sleep, and, metaphorically, to die. Much stress cannot be safely

laid on this expression to prove the immortality of the soul, or

that the people in the time of Moses had a distinct notion of its

separate existence. It was, however, understood in this sense by

Jonathan ben Uzziel, who in his Targum paraphrases the word thus:

"Thou shalt lie down in the dust with thy fathers; and thy soul

( nishmethach) shall be laid up in the treasury of the life to

come with thy fathers."

Verse 18. I will surely hide my face] Withdraw my

approbation and my protection. This is a general meaning of the

word in Scripture.

Verse 19. Write ye this song] The song which follows in the

next chapter. Things which were of great importance and of common

concern were, among the ancients, put into verse, as this was

found the best method of keeping them in remembrance, especially

in those times when writing was little practised. Even prose was

sometimes sung. The history of Herodotus was divided into NINE

books, and each inscribed with the name of one of the NINE Muses,

because these books were anciently sung. Homer is reported to

have sung his poems through different Greek cities. Aristotle

observes that anciently the people sung their laws. And Cicero

observes that it was a custom among the ancient Romans to sing the

praises of their heroes at the public festivals. This was the

case among the northern inhabitants of Europe, particularly in

Ireland and Scotland; hence the Gaelic poetry of Ossian and

others. See Dodd; and See Clarke on Ex 15:1,

where the subject is largely treated.

Verse 21. This song shall testify against them] Because in it

their general defection is predicted, but in such a way as to show

them how to avoid the evil; and if they did not avoid the evil,

and the threatened punishment should come upon them, then the song

should testify against them, by showing that they had been

sufficiently warned, and might have lived to God, and so escaped

those disasters.

Verse 26. Take this book of the law] The standard copy to

which all transcripts must ultimately refer: another copy was put

into the bands of the priests. See Clarke on De 31:9.

Verse 27. While I am yet alive-ye have been rebellious] Such

was the disposition of this people to act contrary to moral

goodness that Moses felt himself justified in inferring what would

take place from what had already happened.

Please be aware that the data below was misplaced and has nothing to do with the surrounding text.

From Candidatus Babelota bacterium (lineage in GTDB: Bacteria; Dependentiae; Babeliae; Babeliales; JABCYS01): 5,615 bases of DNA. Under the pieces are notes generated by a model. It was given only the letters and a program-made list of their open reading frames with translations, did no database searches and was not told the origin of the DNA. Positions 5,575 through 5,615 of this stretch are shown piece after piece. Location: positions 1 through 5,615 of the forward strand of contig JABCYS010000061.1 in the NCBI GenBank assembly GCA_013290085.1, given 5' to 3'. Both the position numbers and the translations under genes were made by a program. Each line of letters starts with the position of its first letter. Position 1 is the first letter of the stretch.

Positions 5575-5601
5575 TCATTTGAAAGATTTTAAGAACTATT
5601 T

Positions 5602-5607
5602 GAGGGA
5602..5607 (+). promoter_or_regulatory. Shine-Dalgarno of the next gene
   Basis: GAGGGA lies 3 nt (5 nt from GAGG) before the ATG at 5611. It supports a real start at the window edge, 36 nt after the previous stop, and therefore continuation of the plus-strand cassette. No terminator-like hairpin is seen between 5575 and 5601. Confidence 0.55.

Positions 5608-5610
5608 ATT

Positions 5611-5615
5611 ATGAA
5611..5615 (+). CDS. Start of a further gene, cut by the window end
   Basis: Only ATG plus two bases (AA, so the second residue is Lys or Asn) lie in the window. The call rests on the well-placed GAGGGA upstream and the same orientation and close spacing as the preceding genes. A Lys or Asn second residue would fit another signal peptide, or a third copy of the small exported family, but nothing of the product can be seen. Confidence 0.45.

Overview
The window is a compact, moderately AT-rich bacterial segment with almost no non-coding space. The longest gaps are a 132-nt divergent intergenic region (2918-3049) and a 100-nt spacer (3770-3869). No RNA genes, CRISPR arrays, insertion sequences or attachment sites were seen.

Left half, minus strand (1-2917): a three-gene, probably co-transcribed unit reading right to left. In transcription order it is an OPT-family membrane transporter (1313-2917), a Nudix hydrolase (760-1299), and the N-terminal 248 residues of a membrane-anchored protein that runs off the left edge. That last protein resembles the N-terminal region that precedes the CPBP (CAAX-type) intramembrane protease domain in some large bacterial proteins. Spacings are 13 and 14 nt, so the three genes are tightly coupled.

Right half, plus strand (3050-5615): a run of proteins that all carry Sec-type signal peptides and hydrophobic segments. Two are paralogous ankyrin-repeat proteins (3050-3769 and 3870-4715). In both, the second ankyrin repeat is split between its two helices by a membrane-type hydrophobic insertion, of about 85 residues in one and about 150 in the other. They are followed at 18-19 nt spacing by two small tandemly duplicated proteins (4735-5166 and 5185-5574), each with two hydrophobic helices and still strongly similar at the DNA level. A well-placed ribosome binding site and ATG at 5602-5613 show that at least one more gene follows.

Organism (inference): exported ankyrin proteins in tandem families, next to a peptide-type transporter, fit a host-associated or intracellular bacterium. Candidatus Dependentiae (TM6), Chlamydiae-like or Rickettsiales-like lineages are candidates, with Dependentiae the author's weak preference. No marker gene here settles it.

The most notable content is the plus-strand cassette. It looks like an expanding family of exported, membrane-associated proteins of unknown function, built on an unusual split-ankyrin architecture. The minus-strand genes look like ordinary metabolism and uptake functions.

1. NEVER was a people more fully and faithfully warned, and from

this very circumstance we may see that they were under no fatal

constraining necessity to commit sin against God; they might have

avoided it, but they would not. God was present to help them,

till by their repeated provocations they forced him to depart:

wrath therefore came upon them to the uttermost because they

sinned when they might have lived to the glory of God. Those who

abuse God's grace shall not only have that grace taken away from

them, but shall be punished for the abuse of it, as well as for

the transgression. Every sin is double, and must have a twofold

punishment; for 1. Grace is resisted; 2. Transgression is

committed; and God will visit for both.

2. How astonishing it is that, with such examples of God's

justice before their eyes, the Jews should be so little affected;

and that the Gentiles, who have received the Gospel of God, should

act as if God would no more punish transgression, or that he must

be so partial to them as to pass by iniquities for which the hand

of his justice still continues heavy upon the descendants of

Jacob! Let them take heed, for if God spared not the natural

branches, he will not spare them. If they sin after the manner of

the Jews, they may expect to be partakers with them in their

punishments. What God does to nations he will do to individuals

who reject his mercy, or trample under foot his grace; the soul

that sinneth, and returns not to God by repentance and faith,

shall die. This is a decree of God that shall never be reversed,

and every day bears witness how strictly he keeps it in view.

3. The ode composed by Moses for this occasion was probably set

to some lively and affecting air, and sung by the people. It

would be much easier to keep such a song in remembrance, than an

equal quantity of prose. The whole would have the additional

circumstances of cadence and tune to cause it to be often

repeated; and thus insure its being kept in memory. Poetry,

though often, nay, generally abused, is nevertheless a gift from

God, and may be employed with the best effect in his service. A

very considerable part of the Old Testament is written in poetry;

particularly the whole book of Psalms, great part of the prophet

Isaiah, the Lamentations, and much of the minor prophets. Those

who speak against poetic compositions in the service of God, speak

against what they do not understand. All that a man hath should

be consecrated to his Maker, and employed in his service; not only

the energy of his heart and mind, the physical force of his

body, but also the musical tones and modulations of his voice.